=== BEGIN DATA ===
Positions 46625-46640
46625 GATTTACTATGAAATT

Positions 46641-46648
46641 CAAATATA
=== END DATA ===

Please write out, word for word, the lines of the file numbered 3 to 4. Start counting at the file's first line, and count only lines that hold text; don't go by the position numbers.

Positions 46641-46648
46641 CAAATATA